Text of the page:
Kelly will also host something newsy in the Sunday evening slot. But as my colleague Hadas Gold points out, NBC has an unbudgeable tenant in Sunday Night Football, consistently the highest-rated show on TV. Sunday Night Football airs from September through December. What sort of momentum could a January through August news show possibly build? Kelly’s third job at NBC, reports the Times, will cast her in the network’s special political programming and its other big events. In other words, just another talking head.
The odds that Kelly will remain as big a name as she is now while hosting some sudsy mid-day show on NBC seem awfully slim. She agreed to that, I assume, because the time slot gives her more time with her kids and because, as noted, she had to get away from Trump TV at whatever the cost. Maybe there’s a long game in which she knows that, having paid big bucks for her, NBC will be eager to justify their investment by moving her into some higher-profile slot once it opens up, either on the Nightly News or on the “Today” show. But that’s a gamble. I think her move should be viewed, to some extent, as her knowingly volunteering to give up a degree of stardom, not just money, to get away from Fox.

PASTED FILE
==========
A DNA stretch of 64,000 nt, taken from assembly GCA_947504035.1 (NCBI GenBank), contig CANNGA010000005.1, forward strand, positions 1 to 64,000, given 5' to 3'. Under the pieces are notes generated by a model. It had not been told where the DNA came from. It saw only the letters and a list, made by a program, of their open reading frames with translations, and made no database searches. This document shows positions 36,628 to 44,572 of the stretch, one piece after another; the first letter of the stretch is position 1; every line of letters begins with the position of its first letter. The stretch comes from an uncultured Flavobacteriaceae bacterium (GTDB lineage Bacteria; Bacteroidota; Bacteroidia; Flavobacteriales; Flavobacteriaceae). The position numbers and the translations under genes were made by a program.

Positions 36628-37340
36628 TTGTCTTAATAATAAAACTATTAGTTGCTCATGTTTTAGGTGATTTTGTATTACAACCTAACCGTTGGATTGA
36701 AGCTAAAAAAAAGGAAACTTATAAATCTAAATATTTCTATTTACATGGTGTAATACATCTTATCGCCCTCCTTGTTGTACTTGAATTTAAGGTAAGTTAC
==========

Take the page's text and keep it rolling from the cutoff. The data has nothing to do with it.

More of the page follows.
One other thing about Fox’s mega-bucks offer: It seems awfully strange to me that the Murdochs essentially left it to Kelly to decide the direction of their entire network, but that’s what it amounts to. If she had taken the deal, Fox would have retained a high-profile straight-news presence in primetime, which would have complicated perceptions of the network as some pro-Trump propaganda outlet. As it is, according to Gabriel Sherman, “The one thing Fox insiders are in agreement on is that whoever replaces Kelly will be a pro-Trump conservative.” In other words, because Kelly wouldn’t take the deal, it appears that Fox will become a uniformly pro-Trump outlet rather than elevate someone like Shannon Bream to Kelly’s timeslot to do straight-news reporting. If the Murdochs were prepared to reorient the network that way, why didn’t they simply tell Kelly to take a hike and hand the 9 p.m. slot to, say, Judge Jeanine instead of throwing $100 million at her to stay?